Numerous thunderstorms hit Southern California as both middle and low-level instability was present, creating a light-show many will remember for a while, hence remembering the name Pacific Storm BUBBA, a category three out of six system. Category three systems are notorious for their thunderstorm chances since the category system works on damage chances rather than what happens. Another round is expected later Thursday into Friday so read on for details as snow levels start to also lower.
Pacific Storm Bubba remained a category three for his entire lifetime thus far. Many are asking me why did I not go any higher. Well, the category system needs a combination of area, rainfall intensity, flood risk, thunderstorm type, and wind gust damage to calculate a number. Numerous category three systems have done what Bubba has done, including October 2007’s Pacific Storm Carl and likely the next one on Monday Pacific Storm Carolina. Category 4-5-6 is reserved for the strongest frontal zones where those winds knock over numerous powerlines and trees along the damage path. This one was not one of them, thus remains a category three.
But we are not done yet! Pacific Storm Bubba’s end piece of dynamics will move into the SLO/Santa Barbara zones later Thursday and Friday morning through the VT,LA/OC/SD/IE Metro areas. This has yet again the chance of thunderstorms in my forecast as it moves through. The orientation and flow will make it possible for this system to have snow levels between 4,000 – 5,000 FT as further stated back on March 2nd’s article update. This means that the I-5 corridor in that time-frame will have the risk of snowfall, as well as some Riverside/San Diego County Mountains areas, north to the San Bernardino Range. Will need winter weather advisories for those zones. As for the Wrightwood zones, the flow is meager and not as favorable as other areas so a dusting is possible there, but certainly not expecting much. The system will have some heavy cells and as I mentioned a thunderstorm risk in the SLO/Santa Barbara/VT/LA/OC/IE and even ‘some’ of the San Diego County areas, but no large scale flooding is expected at the time.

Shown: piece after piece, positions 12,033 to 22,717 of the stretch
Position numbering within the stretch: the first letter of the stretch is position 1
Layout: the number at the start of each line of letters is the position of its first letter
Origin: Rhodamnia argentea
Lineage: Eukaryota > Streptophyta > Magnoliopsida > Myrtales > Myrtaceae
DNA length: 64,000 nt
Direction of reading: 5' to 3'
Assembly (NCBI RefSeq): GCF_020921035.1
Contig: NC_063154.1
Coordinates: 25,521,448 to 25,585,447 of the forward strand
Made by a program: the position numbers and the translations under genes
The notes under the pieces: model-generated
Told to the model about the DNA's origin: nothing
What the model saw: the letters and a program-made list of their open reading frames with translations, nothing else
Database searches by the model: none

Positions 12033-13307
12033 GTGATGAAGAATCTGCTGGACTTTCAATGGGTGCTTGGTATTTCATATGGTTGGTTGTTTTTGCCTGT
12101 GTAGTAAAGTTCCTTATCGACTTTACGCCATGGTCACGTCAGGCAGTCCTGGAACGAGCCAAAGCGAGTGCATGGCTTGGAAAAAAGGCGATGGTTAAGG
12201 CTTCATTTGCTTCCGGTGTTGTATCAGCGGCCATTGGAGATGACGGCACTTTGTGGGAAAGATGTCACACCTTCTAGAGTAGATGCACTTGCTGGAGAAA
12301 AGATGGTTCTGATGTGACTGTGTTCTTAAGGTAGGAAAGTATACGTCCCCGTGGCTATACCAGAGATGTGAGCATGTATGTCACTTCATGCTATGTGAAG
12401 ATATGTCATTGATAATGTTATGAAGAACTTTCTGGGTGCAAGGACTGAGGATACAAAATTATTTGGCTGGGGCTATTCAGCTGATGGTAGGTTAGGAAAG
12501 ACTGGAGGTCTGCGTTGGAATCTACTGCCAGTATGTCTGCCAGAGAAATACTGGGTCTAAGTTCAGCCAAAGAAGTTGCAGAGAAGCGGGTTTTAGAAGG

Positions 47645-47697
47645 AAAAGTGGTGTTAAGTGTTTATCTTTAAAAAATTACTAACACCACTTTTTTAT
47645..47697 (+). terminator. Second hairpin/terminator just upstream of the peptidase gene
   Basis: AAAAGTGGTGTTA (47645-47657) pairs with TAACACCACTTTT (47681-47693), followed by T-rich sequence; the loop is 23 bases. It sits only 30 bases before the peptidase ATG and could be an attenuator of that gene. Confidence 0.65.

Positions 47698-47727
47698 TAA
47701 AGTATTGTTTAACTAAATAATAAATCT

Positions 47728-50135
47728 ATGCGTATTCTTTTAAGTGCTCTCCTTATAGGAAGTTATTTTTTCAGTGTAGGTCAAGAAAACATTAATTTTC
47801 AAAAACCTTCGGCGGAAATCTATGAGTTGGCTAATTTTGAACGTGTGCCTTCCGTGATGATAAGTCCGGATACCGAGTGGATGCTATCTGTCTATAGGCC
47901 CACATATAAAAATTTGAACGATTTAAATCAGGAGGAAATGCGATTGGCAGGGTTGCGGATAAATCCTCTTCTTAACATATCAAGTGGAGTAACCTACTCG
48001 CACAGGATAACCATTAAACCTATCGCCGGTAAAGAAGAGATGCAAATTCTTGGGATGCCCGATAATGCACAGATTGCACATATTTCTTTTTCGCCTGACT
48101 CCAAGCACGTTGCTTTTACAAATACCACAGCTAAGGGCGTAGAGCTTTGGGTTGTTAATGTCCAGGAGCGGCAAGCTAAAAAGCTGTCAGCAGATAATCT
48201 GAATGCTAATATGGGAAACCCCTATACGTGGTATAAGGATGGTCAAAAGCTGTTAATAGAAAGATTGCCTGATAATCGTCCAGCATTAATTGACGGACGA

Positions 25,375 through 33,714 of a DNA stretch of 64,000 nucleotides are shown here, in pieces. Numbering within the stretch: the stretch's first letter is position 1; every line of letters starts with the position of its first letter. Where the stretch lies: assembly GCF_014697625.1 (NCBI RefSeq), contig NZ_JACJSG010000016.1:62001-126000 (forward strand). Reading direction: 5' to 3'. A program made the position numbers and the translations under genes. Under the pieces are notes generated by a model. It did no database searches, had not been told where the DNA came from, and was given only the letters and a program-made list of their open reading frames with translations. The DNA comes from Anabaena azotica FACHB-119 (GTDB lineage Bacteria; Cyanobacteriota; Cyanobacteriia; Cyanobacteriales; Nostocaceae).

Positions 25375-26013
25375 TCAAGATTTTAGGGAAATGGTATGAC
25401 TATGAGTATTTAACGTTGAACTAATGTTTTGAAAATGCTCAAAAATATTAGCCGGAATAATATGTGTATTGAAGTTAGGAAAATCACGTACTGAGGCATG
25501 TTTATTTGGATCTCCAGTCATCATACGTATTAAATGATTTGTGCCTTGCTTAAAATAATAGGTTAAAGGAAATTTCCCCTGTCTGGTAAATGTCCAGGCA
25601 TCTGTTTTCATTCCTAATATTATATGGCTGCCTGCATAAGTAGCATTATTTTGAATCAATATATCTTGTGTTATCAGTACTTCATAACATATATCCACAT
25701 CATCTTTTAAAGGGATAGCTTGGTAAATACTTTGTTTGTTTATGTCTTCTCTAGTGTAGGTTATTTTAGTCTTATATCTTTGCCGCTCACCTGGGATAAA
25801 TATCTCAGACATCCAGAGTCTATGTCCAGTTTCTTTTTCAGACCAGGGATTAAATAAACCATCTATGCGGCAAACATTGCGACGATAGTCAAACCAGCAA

As for the storm system that will be now named Pacific Storm Carolina, category three, she will enter the forecast area on Sunday and peak later into Monday. This system has strong mid and low-level instability with it, thus crossing the MARTIN STORM DIAMOND. The Martin Storm Diamond is a diamond-shaped zone southwest of the forecast area that when the center of an upper level low moves into it we get widespread thunderstorm activity, including our mountain and desert regions, named after me, due to discovering it long ago. The snow level with the diamond during this storm will be below 4,000 FT due to a northeast dry air coming into the system. This means that you all in the passes and high desert areas will see some snow with it, possibly even that thundersnow category.
Another system moves in after that later Tuesday into some of Wednesday and after that, we dry out just in time for NASCAR weekend, which I will be there on Sunday. We will have a couple more off and on systems before the month ends, however, I do not see any tropical moisture connections at the time.
As always, stay tuned to Southern California Weather Force for further details. Look at the links below for help, including the ‘Optional’ link if you want to see the flood/rain risk maps on the main SCWF page. Everything is updated accordingly before an event.
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